This is unlikely to be a common problem, but illustrates that Microsoft is extending its existing rights management system, not creating a new one.

With that fixed, I was able to protect and share a document. This is the dialog:


It is not a Word dialog, but rather part of the Rights Management application that you install. You get the same dialog if you right-click any file in Explorer and choose Share Protected.

I entered a Gmail email address and sent the protected document, which was now wrapped in a file with a .pfile (Protected File) extension.

Next, I got my Gmail on another machine.

First, I tried to open the file on Android. Unfortunately only x86 Windows is supported at the moment:


There is an SDK for Android, but that is all.

I tried again on a Windows machine. Here is the email:


There is also note in the email:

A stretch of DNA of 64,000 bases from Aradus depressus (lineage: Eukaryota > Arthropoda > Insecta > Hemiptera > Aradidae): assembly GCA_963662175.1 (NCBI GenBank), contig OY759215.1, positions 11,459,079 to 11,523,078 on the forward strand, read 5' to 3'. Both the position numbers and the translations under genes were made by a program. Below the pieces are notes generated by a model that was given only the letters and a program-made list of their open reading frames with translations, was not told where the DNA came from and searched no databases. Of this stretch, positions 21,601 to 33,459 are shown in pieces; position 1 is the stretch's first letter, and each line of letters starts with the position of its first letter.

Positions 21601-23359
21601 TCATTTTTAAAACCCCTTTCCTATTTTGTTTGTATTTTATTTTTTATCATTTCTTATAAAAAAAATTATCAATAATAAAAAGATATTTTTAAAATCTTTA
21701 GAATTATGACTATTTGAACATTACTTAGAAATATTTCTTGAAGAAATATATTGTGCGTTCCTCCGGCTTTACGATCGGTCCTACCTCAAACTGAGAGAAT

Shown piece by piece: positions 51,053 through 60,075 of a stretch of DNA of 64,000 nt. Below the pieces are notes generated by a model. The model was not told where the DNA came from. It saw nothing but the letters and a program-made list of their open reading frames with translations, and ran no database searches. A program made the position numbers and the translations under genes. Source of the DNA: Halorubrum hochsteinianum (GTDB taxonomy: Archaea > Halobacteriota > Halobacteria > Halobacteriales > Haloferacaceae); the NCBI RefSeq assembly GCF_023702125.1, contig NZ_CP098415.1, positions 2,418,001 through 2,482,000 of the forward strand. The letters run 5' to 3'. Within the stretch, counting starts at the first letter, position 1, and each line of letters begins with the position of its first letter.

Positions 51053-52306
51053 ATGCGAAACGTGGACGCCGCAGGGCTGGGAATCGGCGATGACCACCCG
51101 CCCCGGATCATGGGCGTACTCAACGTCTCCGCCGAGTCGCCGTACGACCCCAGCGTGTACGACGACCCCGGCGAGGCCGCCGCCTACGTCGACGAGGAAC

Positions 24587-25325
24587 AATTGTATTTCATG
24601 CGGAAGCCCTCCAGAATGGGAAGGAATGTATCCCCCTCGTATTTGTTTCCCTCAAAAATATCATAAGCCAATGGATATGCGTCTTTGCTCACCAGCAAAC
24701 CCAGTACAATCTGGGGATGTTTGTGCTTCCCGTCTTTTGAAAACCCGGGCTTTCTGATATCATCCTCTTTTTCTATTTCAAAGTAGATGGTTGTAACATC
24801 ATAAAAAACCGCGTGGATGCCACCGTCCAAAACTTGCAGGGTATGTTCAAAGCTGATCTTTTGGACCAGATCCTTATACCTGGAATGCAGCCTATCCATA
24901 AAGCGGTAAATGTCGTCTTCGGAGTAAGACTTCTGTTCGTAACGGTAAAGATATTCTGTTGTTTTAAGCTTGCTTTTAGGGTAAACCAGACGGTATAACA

[Note: This Preview build has some limitations at this time. For example, sharing protected files with users external to your organization will result in access control without additional usage restrictions. Learn More about the Preview]

I was about to discover some more of these limitations. I attempted to sign up using the Gmail address. Registration involves solving a vile CAPTCHA


but got this message:


In other words, you cannot yet use the service with Gmail addresses. I tried it with a Hotmail address; but Microsoft is being even-handed; that did not work either.

Next, I tried another email address at a different, private email domain (yes, I have lots of email addresses). No go:


The message said that the address I used was from an organisation that has Office 365 (this is correct). It then remarked, bewilderingly:

If you have an account you can view protected files. If you don’t have an Office 365 account yet, we’ll soon add support…

This email address does have an Office 365 account. I am not sure what the message means; whether it means the Office 365 account needs to sign up for rights management at £2 per user per month, or what, but it was clearly not suitable for my test.

I tried yet another email address that is not in any way linked to Office 365 and I was up and running. Of course I had to resend the protected file, otherwise this message appears: